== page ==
Lens exclusion in CT head examinations
The Royal Oldham Hospital, UK
: J Clin Exp Oncol
CT head examinations may result in significant and unnecessary irradiation to the lens of the eye, one of the most radiosensitive tissues in the body. Thus, increasing the likelihood of damage and accelerating cataract formation. Standard CT head examinations expose the lens to approximately 25-103 mGy. The International Commission on Radiological Protection (ICRP) estimates opacity formation with doses as low as 0.5 Gy. A retrospective study of CT head scans for a 2 week period in November 2015 was conducted. The indication and age of patient were noted, and images were analyzed to identify lens inclusion. Of the 321 scans analyzed, 62% had the lens included, with 52% of this group under the age of 65. Of the 48% where the lens was not included, indications were varied, ranging from head injury to seizures. This suggests exclusion of the lens is possible even in cFlamingo 2enging clinical circumstances. Common reasons for mal-positioning includes confusion and arthritis, which are generally less prominent features in this age group. Departmental teaching on positioning of radiographic baseline, setting region of interest and use of head rests to achieve optimum positioning has led to radiographers obtaining anatomically sound images without the need to angulate the gantry incurring a radiation dose penalty; with promising initial re-audit results. Using our findings a new protocol is being developed, with the hope to reduce the unnecessary radiation burden to the lens during CT head scans minimizing the risk of visual impairment.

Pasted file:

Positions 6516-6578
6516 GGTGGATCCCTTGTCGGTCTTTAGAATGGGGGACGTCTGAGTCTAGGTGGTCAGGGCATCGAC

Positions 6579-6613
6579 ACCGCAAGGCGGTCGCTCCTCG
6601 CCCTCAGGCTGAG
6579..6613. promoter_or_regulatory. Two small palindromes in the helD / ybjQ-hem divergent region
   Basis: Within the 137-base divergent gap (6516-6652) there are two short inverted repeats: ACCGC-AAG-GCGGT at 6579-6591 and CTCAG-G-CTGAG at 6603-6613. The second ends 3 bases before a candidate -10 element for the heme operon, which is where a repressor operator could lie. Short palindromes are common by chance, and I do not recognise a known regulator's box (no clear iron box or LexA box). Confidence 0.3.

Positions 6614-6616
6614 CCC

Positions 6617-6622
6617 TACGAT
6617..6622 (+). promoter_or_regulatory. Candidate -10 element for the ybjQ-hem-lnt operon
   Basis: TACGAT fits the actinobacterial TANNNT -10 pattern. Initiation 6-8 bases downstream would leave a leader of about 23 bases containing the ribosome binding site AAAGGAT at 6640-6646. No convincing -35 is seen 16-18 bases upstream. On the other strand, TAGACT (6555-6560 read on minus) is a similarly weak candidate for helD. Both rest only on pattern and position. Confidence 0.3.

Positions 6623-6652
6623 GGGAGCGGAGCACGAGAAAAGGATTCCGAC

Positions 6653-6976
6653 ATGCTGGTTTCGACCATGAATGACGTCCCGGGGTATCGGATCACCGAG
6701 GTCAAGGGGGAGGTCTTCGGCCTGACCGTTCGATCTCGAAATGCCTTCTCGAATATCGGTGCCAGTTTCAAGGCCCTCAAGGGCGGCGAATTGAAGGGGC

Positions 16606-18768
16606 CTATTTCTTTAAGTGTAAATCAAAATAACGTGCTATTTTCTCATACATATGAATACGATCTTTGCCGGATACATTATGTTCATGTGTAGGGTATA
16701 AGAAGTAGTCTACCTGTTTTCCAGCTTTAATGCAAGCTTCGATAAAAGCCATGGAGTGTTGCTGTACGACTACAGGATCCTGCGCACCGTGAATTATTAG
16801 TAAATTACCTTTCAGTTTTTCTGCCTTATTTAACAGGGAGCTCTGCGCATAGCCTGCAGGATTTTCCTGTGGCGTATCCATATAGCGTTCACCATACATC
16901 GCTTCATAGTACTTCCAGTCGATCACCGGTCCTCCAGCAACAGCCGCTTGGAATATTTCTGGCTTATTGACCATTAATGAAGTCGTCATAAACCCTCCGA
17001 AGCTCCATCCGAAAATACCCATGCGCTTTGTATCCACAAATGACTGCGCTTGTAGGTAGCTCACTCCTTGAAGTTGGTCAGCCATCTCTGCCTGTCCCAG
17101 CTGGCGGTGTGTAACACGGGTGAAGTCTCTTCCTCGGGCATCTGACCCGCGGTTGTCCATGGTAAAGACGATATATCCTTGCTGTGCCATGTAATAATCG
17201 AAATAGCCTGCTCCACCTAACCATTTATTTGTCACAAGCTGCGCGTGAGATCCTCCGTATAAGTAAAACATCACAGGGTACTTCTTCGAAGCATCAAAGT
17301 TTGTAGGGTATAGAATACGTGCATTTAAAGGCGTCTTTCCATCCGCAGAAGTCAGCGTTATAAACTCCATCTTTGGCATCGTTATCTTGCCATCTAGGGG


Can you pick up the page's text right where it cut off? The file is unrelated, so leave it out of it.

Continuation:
Mariyah Selmi is a Junior Doctor at The Royal Oldham Hospital, Manchester, United Kingdom. She has done MBChB in Imaging Sciences from Kings College London. She has multiple publications and international presentation in the field of Radiology with a special interest in Radiation Awareness and Dosimetry.
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